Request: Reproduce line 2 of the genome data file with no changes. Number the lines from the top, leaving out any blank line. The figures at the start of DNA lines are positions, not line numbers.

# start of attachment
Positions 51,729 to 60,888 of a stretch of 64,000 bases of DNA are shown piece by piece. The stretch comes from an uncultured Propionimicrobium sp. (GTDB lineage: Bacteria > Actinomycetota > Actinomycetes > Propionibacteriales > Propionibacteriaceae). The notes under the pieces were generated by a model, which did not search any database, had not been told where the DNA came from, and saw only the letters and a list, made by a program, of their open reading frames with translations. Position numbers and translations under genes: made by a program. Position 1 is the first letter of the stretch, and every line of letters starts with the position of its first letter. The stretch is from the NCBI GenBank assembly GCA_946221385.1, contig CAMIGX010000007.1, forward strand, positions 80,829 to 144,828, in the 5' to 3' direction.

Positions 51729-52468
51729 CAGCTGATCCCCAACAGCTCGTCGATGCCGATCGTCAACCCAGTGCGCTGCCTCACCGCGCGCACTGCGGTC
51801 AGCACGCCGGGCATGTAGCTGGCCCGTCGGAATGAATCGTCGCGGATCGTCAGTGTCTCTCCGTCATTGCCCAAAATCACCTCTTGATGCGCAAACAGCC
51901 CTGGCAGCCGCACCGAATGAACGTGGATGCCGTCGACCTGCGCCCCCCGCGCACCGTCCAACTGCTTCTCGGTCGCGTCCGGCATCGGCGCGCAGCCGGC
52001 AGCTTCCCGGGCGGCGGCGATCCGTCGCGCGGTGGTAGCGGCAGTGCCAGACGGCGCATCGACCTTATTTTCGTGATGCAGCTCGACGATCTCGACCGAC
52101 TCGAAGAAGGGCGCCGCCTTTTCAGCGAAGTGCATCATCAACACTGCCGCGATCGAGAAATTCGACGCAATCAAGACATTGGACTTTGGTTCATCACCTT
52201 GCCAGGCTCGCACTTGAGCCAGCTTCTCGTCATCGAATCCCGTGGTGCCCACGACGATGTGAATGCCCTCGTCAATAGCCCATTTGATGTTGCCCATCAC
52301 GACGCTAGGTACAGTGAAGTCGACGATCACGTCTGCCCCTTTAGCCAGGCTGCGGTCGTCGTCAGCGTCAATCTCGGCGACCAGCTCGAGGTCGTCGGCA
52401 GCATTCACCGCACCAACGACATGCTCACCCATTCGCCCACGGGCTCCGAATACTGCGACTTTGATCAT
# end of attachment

Positions 51729-52468